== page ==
It’s an old joke: a long line of people waits at the Pearly Gates as St. Peter slowly checks them in, taking an eternity. Little guy in a white coat shows up, carrying a leather bag, stethoscope around his neck. St. Peter waves him through. “What the hell was that?” someone asks. “Why does that doctor get cuts?” “Oh, that wasn’t a doctor,” Pete says. “It was God. He just likes to play doctor once in a while.”
But it’s no joke. Whereas I don’t buy the “playing God” aphorism, I’ve had to make life-and-death decisions on occasion, and I don’t like it. I mean “life and death” literally: this person lives. That one dies. Saving a life is nice, and part of the job; failing to save one is horrible, yet inevitable. But deciding in advance — looking at a situation and concluding it best to let things go, or choosing to render help when the outcome might be regrettable — is a responsibility beyond understanding. Maybe it also comes with the territory, but who has the roadmap?
Bowel infarction is a good example. Dead bowel happens for a lot of reasons. Untreated, of course, it’s fatal. In operating, one may find — depending on the cause and the anatomy — a small segment of intestine the removal of which is not only life-saving but free of side effects; or you might find essentially the entire gastrointestinal tract dead and black. Removal in that case is possible, too, leaving the person entirely dependent upon permanent intravenous feedings. Or there might be enough small and large intestine remaining to handle oral intake with or without intractable diarrhea, with or without the need for complicated supplemental nutritional support.
And there you are, in the operating room at three in the morning, looking into a belly. No crystal ball, no outcome-prediction software; no moral counseling or ethics committee with two-cents worth of advice. What resources do you marshall; how do you decide whether to close up and deliver the bad news to the family, or to go ahead? Can you make a decision without interjecting your own moral values? Should you? Surely it’s conceivable that two people might make different decisions; ergo, it’s subjective. Who, then, has the right? Rarely, you may know enough about the patient to have an idea of what he/she would want. But how can you apply that when you’re not sure what kind of life will result from going ahead? Wrongful death? Wrongful life?
I’m sure most of you have heard it before, or something similar — but as you know there is a significant possibility that the number of residency positions available nationally could be cut. Seriously? This just doesn’t work for me — especially when combined with a mandate out for medical schools to increase their class size by 10%. All this will do will cause a flux of students who can’t complete their training!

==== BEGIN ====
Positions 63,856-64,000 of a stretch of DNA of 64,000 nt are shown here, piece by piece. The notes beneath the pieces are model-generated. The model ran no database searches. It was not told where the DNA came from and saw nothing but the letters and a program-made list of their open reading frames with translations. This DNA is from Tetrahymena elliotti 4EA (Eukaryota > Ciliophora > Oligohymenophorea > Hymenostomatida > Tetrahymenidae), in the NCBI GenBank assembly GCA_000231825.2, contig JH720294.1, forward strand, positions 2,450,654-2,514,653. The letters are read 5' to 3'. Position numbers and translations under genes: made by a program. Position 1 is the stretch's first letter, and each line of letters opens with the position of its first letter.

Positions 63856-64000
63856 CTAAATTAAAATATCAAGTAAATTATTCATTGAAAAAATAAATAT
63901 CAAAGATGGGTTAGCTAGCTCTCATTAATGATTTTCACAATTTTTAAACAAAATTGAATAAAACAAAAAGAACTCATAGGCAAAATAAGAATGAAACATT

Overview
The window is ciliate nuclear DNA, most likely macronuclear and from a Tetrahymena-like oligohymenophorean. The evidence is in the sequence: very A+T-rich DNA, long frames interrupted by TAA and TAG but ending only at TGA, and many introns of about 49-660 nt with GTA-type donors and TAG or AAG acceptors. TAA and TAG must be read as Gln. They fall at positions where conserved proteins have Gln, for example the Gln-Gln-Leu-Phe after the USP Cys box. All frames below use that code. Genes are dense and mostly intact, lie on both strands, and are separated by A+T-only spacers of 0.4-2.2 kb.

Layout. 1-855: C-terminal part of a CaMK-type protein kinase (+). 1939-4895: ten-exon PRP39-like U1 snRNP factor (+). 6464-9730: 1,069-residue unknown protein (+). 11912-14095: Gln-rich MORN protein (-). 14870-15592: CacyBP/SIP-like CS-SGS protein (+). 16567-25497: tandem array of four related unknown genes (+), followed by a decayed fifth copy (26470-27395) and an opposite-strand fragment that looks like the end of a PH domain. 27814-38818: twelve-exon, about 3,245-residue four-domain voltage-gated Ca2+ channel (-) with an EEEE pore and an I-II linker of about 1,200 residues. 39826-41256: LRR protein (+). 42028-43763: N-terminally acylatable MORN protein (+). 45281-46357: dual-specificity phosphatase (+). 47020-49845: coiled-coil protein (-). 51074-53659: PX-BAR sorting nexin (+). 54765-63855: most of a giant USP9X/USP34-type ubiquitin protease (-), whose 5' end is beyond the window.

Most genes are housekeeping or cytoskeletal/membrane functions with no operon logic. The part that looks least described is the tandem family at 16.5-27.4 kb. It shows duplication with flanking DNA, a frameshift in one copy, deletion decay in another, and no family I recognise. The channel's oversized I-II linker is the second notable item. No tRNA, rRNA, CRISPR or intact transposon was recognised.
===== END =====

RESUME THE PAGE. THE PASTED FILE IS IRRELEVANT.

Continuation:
Lets get some background on the issue — the Congressional Supercommittee was contemplating cuts to federal funding for residency programs by more than 50%, it is imperative that we, as future physicians, make our voices heard on Capitol Hill.
If Congress reduces Medicare Graduate Medical Education (GME) funding, a recent survey of residency programs suggests that there will be significant reductions in the number of residency positions available with some programs indicating that they will be forced to shut down altogether. Such a dramatic reduction in training opportunities will reduce Americans’ access to care at a time when we need it most.
In August — our beloved Congress passed the Budget Control Act of 2011 which created the Joint Select Committee on Deficit Reduction, otherwise known as the “Supercommittee.” The Supercommittee, comprised of six Democrats and six Republicans, is charged with developing recommendations to reduce spending by $1.5 trillion in the next ten years. The Supercommittee was supposed to make its recommendations by November 23, 2011, which it failed to do.
So now what happens when these deadlines aren’t met? Well, since the Supercommittee recommendations weren’t met, there will be an automatic sequestration – or across-the-board cuts – totaling $1.2 trillion with 50% taken from defense and 50% taken from other spending. In the sequestration scenario, most of Medicare, Medicaid and Social Security funding will have cuts from next year until 2021.
How much of a cut may occur? Well.. Last year, the President’s “Deficit Commission” recommended slashing Medicare Graduate Medical Education (GME) funding by more than 50%. So if that’s the case, then what do we do now? Perhaps we can ask Congress to repeal the Budget Control Act altogether? I think us as physicians, and physicians-in-training, should contact our representatives and senators and do something about this.. I already have, will you?